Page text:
Probabilistic Prediction of Tropical Cyclones. Part II: Intensity

Weber, Harry C.
July 2005
Monthly Weather Review;Jul2005, Vol. 133 Issue 7, p1853
Academic Journal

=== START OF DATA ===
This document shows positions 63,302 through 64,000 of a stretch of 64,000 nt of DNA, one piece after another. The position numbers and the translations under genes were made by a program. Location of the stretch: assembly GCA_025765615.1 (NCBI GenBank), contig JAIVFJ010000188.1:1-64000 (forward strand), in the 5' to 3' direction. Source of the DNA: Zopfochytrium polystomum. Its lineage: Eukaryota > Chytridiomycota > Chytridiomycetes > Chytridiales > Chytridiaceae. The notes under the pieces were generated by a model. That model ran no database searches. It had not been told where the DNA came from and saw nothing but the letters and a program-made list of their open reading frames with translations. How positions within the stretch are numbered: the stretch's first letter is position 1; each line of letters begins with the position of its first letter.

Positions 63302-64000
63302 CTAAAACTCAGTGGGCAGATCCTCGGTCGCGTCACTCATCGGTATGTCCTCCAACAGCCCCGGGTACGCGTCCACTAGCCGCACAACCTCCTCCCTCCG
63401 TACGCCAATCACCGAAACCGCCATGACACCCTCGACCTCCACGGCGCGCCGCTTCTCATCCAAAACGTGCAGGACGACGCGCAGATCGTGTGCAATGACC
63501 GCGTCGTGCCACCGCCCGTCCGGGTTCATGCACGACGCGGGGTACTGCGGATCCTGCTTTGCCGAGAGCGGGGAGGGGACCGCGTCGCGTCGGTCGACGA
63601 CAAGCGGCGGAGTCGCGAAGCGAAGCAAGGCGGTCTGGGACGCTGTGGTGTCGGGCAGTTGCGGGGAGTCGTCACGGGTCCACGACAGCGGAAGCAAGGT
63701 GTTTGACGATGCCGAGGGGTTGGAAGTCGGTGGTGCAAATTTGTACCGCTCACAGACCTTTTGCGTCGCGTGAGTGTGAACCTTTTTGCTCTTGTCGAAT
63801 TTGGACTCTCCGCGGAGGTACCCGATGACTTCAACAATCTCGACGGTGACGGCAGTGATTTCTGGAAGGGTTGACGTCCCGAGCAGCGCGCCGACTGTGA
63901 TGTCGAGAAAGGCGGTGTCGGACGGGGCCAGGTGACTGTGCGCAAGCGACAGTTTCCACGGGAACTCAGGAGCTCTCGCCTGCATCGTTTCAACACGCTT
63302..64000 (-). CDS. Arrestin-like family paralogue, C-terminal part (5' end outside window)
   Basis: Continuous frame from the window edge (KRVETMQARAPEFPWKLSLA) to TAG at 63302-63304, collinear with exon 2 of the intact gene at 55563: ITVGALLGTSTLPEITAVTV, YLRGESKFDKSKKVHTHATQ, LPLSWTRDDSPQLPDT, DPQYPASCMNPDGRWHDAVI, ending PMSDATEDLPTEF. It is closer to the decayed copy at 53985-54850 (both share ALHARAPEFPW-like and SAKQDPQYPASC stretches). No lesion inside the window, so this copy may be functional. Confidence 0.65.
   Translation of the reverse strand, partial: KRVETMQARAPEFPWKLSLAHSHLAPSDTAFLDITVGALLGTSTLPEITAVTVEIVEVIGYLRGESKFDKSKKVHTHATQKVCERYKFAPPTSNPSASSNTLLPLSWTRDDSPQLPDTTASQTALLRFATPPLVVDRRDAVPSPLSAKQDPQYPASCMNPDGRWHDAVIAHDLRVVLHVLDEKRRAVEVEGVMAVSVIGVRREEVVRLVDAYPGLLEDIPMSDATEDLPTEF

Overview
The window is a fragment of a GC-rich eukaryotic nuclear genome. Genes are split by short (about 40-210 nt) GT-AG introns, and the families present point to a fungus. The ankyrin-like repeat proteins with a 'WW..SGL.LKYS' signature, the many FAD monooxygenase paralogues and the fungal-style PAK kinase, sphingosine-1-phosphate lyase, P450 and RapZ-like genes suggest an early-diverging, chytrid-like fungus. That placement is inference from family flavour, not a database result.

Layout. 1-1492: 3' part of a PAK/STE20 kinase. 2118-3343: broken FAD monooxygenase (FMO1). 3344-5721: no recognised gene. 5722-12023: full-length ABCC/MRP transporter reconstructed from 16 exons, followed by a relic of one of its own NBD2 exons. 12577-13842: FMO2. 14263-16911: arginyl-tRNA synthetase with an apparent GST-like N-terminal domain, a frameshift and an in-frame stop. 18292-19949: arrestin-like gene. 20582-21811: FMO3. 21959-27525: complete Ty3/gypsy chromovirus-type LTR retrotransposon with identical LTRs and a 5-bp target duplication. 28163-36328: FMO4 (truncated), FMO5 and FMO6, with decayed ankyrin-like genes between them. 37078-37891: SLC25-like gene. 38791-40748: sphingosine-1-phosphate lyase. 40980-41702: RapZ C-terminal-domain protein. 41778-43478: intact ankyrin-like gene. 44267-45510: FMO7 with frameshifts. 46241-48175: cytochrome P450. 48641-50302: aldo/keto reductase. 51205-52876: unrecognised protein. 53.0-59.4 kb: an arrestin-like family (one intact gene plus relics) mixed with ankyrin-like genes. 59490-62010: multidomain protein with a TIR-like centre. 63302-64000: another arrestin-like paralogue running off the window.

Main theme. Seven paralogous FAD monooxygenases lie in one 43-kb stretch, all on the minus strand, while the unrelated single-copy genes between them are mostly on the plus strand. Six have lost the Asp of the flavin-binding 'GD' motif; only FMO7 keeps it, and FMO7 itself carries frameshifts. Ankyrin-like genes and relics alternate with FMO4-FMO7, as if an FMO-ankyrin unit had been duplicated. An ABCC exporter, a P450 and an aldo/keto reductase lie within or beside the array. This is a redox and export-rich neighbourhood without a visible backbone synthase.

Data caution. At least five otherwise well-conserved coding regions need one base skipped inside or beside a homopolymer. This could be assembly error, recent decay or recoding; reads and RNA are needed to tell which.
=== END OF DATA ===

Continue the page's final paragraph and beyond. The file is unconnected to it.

A new objective aid for operational probabilistic intensity (defined as maximum wind speed) prediction of tropical cyclones is presented. Based on statistical analyses of the performance of all operationally available numerical models (using datasets of the U.S. Navy’s Automated Tropical Cyclone Forecasting System) during training periods defined by the years 2000 and 2001, probabilistic and, as a by-product, deterministic intensity predictions were carried out for all global tropical-cyclone events during subsequent forecast periods defined by the years 2001 and 2002, respectively. The annual mean deterministic intensity errors of the years 2001 (2002) at 24-, 48-, 72-, 96-, and 120-h prediction time were found to be 6.2 (6.5), 9.6 (10.6), 11.7 (12.4), 15.4 (15.3), and 17.2 (17.1) m s-1, respectively. On average, the deterministic forecasts were of approximately the same quality as those of all current consensus approaches and of superior quality than those of the majority of all operational dynamical models. The quality of the probabilistic forecasts, provided in the form of intensity probability intervals at given prediction times, was assessed by the annual mean sizes of given probability intervals. For example, in the years 2001 (2002) the annual mean sizes of the 66% confidence intervals at 24-, 48-, 72-, 96-, and 120-h prediction times were found to be 12.6 (13.3), 19.7 (21.5), 24.4 (24.8), 39.6 (27.8), and 40.4 (29.0) m s-1, respectively. Postanalyses showed that the sizes of all intensity probability intervals represented conservative and reliable estimates of future storm intensities in that the observed percentages of storm intensities inside given intervals were larger than the corresponding expected percentages.


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